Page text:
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787lThe culprit in the July 12 fire onboard an empty 787 at Heathrow would appear, rather ironically, to be a system that’s supposed to help the aircraft in case of an emergency.

The British Air Accidents Investigation Branch issued a safety bulletin (PDF) faulting the aircraft’s Emergency Location Transponder for the fire.

The ELT, which is built by Honeywell, is designed to broadcast an aircraft’s location even in the event of a main power failure, and in the case of the 787 is above the cabin ceiling, close to the exterior skin of the aircraft.

The ELT seems most likely at fault because of its lithium-ion battery, which is designed to give the system power even if the plane’s main power gets cut off. According to the bulletin: “There are no other aircraft systems in this vicinity which, with the aircraft unpowered, contain stored energy capable of initiating a fire in the area of heat damage.”

The report recommends that the ELTs in every 787 be made “inert” until Honeywell can come up with a fix. While the AAIB noted that the ELT hasn’t shown a track record of spontaneously combusting, they said that because a flight crew isn’t well equipped to deal with a fire above the cabin ceiling, the devices should be disabled to avoid that risk.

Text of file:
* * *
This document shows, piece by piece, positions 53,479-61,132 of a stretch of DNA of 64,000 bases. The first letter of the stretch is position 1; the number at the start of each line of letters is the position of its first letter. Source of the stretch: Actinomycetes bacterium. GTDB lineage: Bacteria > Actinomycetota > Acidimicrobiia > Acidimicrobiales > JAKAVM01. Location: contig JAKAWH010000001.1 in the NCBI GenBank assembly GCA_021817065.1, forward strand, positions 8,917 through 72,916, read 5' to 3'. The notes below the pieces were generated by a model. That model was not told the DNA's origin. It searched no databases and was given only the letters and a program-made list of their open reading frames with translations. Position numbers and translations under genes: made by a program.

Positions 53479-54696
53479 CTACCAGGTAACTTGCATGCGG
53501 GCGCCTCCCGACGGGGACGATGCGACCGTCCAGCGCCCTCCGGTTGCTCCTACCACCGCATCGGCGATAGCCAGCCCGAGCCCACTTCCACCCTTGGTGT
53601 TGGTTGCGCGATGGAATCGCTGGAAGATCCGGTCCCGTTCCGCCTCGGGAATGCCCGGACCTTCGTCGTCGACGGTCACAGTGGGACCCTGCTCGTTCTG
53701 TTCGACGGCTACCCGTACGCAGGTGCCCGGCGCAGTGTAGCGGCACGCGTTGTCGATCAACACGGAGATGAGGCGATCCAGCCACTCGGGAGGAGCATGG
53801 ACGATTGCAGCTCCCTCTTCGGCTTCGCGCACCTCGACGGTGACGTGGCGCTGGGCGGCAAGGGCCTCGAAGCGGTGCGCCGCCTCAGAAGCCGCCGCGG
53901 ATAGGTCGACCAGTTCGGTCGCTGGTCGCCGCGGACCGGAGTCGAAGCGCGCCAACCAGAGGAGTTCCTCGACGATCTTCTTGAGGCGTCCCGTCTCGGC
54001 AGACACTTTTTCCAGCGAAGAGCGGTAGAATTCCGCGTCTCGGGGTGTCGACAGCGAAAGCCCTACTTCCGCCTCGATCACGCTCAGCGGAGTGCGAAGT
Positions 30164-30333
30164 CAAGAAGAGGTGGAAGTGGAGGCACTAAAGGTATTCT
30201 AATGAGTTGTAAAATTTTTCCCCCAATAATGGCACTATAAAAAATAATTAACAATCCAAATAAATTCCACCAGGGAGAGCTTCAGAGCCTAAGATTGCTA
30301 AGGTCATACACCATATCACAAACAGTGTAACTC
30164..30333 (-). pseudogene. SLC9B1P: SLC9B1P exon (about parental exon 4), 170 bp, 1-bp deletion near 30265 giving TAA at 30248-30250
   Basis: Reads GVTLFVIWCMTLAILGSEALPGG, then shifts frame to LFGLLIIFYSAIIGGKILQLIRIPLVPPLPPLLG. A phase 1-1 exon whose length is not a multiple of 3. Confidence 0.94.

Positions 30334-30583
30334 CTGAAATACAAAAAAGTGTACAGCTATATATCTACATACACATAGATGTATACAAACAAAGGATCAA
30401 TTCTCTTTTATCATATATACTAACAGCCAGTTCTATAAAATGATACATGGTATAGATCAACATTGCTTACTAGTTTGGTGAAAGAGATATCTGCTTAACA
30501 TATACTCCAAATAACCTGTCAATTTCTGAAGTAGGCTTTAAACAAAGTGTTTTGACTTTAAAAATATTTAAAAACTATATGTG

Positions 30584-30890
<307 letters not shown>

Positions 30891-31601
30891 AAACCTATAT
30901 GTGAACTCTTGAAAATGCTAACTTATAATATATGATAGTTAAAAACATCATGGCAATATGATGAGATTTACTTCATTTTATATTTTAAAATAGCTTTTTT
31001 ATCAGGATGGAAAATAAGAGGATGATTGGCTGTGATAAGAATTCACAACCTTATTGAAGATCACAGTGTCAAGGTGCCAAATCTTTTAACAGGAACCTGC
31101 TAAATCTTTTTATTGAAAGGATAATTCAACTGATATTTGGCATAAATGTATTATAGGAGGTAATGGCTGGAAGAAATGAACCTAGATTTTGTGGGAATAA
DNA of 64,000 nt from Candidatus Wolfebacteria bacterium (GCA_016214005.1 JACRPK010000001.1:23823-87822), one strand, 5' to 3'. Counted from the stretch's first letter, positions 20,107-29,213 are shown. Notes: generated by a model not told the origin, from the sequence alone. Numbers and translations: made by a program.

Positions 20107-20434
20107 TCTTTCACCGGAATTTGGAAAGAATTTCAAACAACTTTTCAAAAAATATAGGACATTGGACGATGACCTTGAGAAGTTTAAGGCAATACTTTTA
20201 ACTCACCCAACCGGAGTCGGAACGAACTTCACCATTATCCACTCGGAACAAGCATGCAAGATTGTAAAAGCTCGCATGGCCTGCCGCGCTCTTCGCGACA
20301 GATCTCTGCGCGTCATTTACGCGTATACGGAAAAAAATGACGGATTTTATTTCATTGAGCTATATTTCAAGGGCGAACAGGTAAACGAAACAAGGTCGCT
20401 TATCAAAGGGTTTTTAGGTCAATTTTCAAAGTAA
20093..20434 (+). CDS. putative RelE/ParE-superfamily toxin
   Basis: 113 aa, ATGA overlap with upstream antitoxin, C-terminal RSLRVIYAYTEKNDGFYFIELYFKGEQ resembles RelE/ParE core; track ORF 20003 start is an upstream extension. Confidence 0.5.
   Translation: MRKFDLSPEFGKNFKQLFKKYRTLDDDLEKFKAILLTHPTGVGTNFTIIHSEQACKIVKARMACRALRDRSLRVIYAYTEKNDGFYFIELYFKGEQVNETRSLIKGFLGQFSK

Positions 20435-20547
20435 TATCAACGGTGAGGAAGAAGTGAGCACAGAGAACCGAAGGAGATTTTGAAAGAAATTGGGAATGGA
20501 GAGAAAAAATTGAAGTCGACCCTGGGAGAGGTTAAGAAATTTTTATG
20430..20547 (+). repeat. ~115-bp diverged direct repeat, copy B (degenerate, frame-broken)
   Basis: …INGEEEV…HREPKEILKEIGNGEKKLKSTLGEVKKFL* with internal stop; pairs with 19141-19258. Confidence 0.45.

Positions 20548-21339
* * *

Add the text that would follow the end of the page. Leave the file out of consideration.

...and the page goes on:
Honeywell issued a statement stressing that the investigation was not complete, but that it will will offer support to Boeing and other parties.

“As a safety-first focused company, we support the AAIB’s proposal and will offer assistance to Boeing and the airlines if needed. The investigation continues, and it’s premature to jump to conclusions. Temporarily addressing the ELTs on Boeing 787s as a precautionary measure is prudent. The Boeing 787 ELT product action is a straightforward process, and we do not anticipate any material financial impact to Honeywell. We also support conducting safety reviews for installations of any lithium battery-powered ELTs from the variety of manufacturers who sell them.”

Boeing issued a statement calling the actions proposed by the AAIB “reasonable,” and reaffirming its confidence in the 787.

As a party to the investigation, Boeing supports the two recommendations from the UK Air Accidents Investigation Branch (AAIB), which we think are reasonable precautionary measures to take as the investigation proceeds. We are working proactively to support the regulatory authorities in taking appropriate action in response to these recommendations, in coordination with our customers, suppliers, and other commercial airplane manufacturers.

We are confident the 787 is safe and we stand behind its overall integrity.

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